I have been researching in Pennsylvania and ran across the term “unseated land”. The subject I was searching for was listed twice in the Tax Discount lists of Chester County, Pennsylvania. In 1812, he was the listed as the owner of land in the township of Sadsbury. The reason for the tax discount was listed as unseated land.
Seated land refers to land that is occupied, used as a residence, is improved, or farmed. Unseated would be privately owned land that has not been improved, reclaimed, or occupied.
In 1815 the same man was in New London (or rather not in New London) and is listed on the discount tax list as “gone”. A little more digging around in the Pennsylvania records resulted in two more entries that may or may not be the same individual. In 1807 there is a gentleman living in Sadsbury, who was a Miller. In 1814 there is a man listed as an Ironmaster in Sadsbury, perhaps they are one in the same. The townships of Sadsbury and New London are about 16 miles apart.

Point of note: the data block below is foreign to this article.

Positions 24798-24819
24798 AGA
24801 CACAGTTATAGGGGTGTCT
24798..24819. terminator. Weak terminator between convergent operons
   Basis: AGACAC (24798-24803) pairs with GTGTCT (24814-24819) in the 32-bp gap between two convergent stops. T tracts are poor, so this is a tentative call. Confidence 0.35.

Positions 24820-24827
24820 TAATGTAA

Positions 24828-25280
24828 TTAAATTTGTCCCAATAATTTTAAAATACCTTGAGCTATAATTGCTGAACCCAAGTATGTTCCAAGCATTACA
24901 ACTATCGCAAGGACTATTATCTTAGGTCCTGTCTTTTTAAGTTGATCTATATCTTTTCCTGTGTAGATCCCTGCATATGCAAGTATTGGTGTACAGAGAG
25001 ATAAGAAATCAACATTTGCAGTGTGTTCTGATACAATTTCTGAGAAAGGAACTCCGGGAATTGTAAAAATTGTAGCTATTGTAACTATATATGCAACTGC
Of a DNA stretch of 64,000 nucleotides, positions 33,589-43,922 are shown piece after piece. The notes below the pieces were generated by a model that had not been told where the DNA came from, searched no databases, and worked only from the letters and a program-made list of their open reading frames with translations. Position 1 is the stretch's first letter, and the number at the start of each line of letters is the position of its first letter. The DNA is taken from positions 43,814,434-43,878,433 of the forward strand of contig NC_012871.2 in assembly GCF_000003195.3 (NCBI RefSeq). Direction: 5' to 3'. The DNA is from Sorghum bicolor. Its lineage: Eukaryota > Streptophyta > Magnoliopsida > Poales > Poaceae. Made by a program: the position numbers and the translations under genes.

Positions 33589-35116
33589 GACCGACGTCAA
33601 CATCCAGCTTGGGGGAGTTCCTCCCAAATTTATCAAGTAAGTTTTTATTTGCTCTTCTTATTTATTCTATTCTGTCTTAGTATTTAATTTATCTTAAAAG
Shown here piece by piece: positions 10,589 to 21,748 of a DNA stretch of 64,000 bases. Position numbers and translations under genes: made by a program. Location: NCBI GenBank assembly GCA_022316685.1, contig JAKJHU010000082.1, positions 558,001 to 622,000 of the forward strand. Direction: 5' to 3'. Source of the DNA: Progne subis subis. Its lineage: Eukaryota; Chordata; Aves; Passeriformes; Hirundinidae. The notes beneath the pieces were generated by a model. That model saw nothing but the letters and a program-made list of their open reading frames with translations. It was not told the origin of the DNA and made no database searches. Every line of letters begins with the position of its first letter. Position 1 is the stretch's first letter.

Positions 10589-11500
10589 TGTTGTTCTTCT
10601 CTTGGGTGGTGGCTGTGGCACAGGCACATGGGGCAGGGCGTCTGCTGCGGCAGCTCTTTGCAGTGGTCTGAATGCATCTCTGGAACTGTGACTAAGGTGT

I am breaking out the checkbook and ordering copies of the records. I am very interested to read to read more about the records. Unseated is a new term for me – interesting to find a new term since I just read Sheri Fenley’s post at The Educated Genealogists about genealogical terms and words http://sherifenley.blogspot.com/2017/07/genealogical-vocabulary-words-and.html.